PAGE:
The aforementioned FN and Colt held seven and eight rounds respectively, but 10 was truly impressive for the time.
The Savage guns employ a strange form of delayed blowback.
The barrel does rotate a bit in a cam track located in the frame.
And the rifling is cut so that the projectile rotates opposite the unlocking direction.
While seemingly unnecessary and complex, it certainly wasn’t a bad thing to have.
The Savage guns were however pricey.
The allure of high-capacity and a high-gloss blued finish, not to mentioned the delayed blowback mechanism, resulted in a higher price than a Colt and Browning offerings.
So far fewer were ultimately sold.
Still were the guns were a commercial success, and one would really serve you well today.
Fourth, we have a true classic, the Mauser 1914.
This little gun is probably one that you are least likely to have heard of, despite the fact that a million in total were produced.
These classic 32 ACP blowback pistols were cheap, affordable, reliable, ergonomic, and just excellently well made guns that sold well for decades.
They’re even highly coveted by collectors today.
You can find examples priced as low as a few hundred dollars, all the way into several thousand depending on numerous factors.
But the one seen here is pretty standard.
This specific gun was made in the early 20s and is marked LG for the Saxon Land Gendarmerie, essentially a rural constabulary.
It’s appropriately kitted out in a police rig, as a policeman in the Weimar Republic would’ve carried it too, which I think is pretty neat.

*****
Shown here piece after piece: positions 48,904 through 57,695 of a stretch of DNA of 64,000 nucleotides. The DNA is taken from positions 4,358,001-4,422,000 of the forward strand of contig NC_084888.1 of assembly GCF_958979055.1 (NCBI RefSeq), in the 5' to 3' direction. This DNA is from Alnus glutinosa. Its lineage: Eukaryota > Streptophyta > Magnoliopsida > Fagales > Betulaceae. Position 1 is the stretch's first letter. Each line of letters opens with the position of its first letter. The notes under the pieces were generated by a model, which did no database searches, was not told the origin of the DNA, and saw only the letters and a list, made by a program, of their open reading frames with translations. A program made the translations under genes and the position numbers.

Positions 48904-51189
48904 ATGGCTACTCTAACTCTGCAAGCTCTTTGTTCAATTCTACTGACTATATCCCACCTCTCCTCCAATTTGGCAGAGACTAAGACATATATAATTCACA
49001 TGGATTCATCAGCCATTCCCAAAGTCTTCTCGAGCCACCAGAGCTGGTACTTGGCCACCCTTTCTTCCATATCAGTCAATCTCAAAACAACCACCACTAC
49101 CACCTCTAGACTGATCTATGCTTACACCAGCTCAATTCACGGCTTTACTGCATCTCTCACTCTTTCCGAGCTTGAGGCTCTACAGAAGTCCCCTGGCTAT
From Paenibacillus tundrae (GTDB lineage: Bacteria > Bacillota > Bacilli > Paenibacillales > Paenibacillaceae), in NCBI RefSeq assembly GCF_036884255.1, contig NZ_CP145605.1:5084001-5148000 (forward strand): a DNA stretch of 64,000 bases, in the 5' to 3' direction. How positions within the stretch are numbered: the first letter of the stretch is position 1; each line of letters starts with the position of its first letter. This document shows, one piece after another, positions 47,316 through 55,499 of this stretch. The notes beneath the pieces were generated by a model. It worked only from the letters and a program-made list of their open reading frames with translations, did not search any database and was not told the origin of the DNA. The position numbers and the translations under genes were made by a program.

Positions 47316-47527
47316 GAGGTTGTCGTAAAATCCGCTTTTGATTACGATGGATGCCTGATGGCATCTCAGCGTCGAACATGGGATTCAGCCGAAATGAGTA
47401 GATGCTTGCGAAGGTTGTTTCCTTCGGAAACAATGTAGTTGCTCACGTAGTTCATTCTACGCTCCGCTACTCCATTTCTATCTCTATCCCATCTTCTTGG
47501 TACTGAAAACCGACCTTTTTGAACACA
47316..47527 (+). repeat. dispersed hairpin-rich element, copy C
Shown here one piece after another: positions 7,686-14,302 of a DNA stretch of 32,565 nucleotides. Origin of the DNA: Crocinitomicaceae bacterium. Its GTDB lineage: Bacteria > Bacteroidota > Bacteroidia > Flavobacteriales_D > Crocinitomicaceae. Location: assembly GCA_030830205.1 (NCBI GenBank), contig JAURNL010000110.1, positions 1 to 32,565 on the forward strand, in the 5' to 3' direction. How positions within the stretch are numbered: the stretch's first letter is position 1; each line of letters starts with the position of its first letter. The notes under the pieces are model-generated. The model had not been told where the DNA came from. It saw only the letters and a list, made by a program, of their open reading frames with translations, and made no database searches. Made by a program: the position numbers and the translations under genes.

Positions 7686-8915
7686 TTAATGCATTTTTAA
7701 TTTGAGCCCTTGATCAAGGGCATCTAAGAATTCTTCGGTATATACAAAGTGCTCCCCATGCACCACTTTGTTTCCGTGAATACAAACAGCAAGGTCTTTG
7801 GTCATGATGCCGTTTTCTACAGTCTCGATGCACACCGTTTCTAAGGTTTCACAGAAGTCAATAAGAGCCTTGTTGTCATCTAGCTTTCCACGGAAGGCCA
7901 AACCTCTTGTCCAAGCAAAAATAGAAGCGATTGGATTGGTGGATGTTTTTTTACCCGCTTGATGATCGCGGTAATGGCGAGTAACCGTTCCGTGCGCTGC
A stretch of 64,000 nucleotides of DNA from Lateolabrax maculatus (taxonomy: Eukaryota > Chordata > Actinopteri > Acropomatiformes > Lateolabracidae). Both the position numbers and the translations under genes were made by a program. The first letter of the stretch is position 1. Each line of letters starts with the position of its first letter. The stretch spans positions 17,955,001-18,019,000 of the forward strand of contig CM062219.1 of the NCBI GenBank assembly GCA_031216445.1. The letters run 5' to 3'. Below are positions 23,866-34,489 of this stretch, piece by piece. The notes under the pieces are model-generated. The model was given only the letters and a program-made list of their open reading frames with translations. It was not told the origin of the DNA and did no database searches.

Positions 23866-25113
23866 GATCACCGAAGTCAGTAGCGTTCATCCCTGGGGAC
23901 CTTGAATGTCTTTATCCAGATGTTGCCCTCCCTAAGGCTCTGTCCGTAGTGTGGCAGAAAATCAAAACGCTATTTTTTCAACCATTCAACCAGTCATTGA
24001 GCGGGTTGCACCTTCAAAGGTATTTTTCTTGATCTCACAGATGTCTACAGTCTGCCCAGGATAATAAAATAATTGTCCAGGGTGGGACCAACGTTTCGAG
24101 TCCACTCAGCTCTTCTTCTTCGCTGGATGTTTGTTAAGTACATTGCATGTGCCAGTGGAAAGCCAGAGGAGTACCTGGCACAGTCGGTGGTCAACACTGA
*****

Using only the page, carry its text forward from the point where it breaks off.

These Mauser pocket pistols are noteworthy as having one of the most unique safety systems ever.
With a lever to engage the safety, and a button to quickly deactivate it.
Charging the pistol is easy, and the trigger is quite lovely.
The site’s while crude, are very effective and don’t snag easily.
And the contours of the pistol make carrying it in a pocket very easy.
Realistically the compact size and friendly shape would allow the Mauser 1914 to easily fit into any pocket.
The guns are strange looking without a doubt.
But when you’re choosing a pistol, especially a carry or duty pistol, aesthetics should be the absolute last thing you take into consideration.
While I rather like the unusual lines of the Mauser 1914, most people would probably agree that the HSc is better looking.
However, as it was designed after the 1920s, it is unfortunately not eligible for this list.
Lastly, we have a true icon.
And the pistol on this list that I would personally opt to carry above all, the Walther PP.
This little pistol was certainly not Walthers first foray into pocket pistols.
But it was their most famous.
Technically it remains in production today by Smith & Wesson, because it would be unimportable due to US import laws and our silly pistol point system.
These guns are so iconic, that James Bond has been seen using one in nearly every Bond film.
Countless appearances have led to collectors trying to gobble up every variant possible.
And while attractive, aesthetics are not the only area that the Walthers excel in.
These guns are brilliantly simple, blowback operated 32 or 380 ACP pistols.
They feature a safety decocker, so they can be carried safely with the safety disengaged.
And they just shoot fantastically well.
The Walther PP has been the basis for many pistols after it, including the Makarov, and more modern designs like the Sig p230.
Total production of the original Walther design is in the millions and still climbing, unlike the other guns on this list.
The fact that the pistol is still in production, is truly a testament to how amazing it is.
And I would have no reservations about carrying one to this day.
This one, to me, and by the numbers, is the embodiment of a classic carry pistol.
Thank you for watching our video on the top five classic concealed carry handguns.